#### DrChinese

Science Advisor

Gold Member

- 7,181

- 999

This is a subject of great debate, and no one knows the answer definitively. That is because the mechanism by which an entangled system of 2 particles evolves into 2 independent systems (no longer entangled) is unknown. The quantum prediction is probabilistic, and depends primarily what is called the "context". The context then consists of 3 main factors:PeroK thanks, I would still like your reply to the questions I asked:

1. Was Alice’s measurement affected by Bob’s measurement an hour later?

2. Was Bob’s Measurement affected by Alice’s measurement an hour earlier?

a. The type of entanglement the system is cast into (for example: correlated or anti-correlated).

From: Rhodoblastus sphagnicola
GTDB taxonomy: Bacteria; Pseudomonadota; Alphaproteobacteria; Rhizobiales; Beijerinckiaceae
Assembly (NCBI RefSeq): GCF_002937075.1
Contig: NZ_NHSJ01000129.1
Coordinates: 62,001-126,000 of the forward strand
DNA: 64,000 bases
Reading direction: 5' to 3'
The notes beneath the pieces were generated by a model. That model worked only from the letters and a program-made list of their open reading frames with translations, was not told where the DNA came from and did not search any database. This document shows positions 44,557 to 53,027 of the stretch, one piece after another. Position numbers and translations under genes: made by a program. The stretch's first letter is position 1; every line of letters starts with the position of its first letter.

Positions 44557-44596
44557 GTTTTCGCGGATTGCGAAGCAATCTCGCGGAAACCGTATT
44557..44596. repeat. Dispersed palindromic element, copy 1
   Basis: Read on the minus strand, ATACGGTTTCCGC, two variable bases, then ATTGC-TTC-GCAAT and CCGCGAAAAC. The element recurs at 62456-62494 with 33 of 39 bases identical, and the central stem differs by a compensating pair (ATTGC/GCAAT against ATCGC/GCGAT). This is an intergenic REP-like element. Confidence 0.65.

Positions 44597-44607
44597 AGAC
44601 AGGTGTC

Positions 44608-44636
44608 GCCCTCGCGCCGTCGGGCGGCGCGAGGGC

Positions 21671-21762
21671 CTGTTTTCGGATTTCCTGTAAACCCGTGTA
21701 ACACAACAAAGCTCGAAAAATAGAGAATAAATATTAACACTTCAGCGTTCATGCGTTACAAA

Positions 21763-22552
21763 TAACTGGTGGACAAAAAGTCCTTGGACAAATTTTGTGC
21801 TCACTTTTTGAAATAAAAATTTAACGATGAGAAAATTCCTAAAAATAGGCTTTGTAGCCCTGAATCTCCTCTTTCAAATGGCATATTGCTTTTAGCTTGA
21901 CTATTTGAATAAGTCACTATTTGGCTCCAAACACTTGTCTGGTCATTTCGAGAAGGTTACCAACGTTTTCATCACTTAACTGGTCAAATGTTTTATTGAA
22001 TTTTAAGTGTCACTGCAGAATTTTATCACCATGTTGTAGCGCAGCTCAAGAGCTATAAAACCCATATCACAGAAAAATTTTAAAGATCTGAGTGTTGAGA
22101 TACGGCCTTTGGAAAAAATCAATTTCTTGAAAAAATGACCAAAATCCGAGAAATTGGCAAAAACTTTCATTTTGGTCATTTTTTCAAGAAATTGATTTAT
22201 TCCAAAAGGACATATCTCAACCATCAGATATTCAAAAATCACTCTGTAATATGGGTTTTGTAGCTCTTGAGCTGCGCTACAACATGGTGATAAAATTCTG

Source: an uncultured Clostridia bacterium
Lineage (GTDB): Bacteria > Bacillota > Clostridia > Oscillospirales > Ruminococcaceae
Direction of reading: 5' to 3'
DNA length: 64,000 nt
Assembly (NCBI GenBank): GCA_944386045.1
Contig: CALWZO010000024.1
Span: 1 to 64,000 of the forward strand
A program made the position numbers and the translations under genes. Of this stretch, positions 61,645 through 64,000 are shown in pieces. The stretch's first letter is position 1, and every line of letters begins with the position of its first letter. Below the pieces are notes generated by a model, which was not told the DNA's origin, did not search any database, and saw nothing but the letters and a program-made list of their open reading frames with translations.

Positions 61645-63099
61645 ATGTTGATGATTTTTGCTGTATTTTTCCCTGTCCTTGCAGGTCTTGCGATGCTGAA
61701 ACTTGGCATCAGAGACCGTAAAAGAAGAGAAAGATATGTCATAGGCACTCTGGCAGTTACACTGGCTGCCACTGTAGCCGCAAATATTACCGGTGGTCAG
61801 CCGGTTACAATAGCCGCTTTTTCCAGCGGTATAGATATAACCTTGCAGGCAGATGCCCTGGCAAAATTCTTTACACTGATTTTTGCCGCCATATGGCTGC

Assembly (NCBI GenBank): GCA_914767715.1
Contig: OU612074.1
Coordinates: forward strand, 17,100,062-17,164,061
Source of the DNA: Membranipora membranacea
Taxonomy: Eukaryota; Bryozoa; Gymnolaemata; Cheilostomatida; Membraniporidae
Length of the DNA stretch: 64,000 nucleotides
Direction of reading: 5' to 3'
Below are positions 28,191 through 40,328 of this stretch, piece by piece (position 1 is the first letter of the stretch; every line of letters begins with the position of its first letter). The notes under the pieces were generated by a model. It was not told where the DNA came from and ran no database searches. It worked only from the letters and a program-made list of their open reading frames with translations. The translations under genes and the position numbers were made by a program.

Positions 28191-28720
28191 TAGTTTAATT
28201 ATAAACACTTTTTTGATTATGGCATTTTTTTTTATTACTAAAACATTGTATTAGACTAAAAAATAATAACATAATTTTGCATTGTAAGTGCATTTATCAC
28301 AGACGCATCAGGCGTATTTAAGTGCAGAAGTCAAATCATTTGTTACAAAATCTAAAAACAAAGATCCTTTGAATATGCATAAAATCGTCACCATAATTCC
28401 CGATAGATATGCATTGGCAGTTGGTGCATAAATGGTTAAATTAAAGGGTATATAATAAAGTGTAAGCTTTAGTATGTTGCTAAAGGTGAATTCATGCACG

b. Alice's choice of measurement (for example: spin angle).

c. Bob's choice of measurement (for example: spin angle).

The order of the above does not matter to the quantum mechanical prediction. And each measurement outcome (when viewed alone) is completely random. So you can see why the answer is elusive. Of course, you can make assumptions - but those assumptions cannot be verified objectively.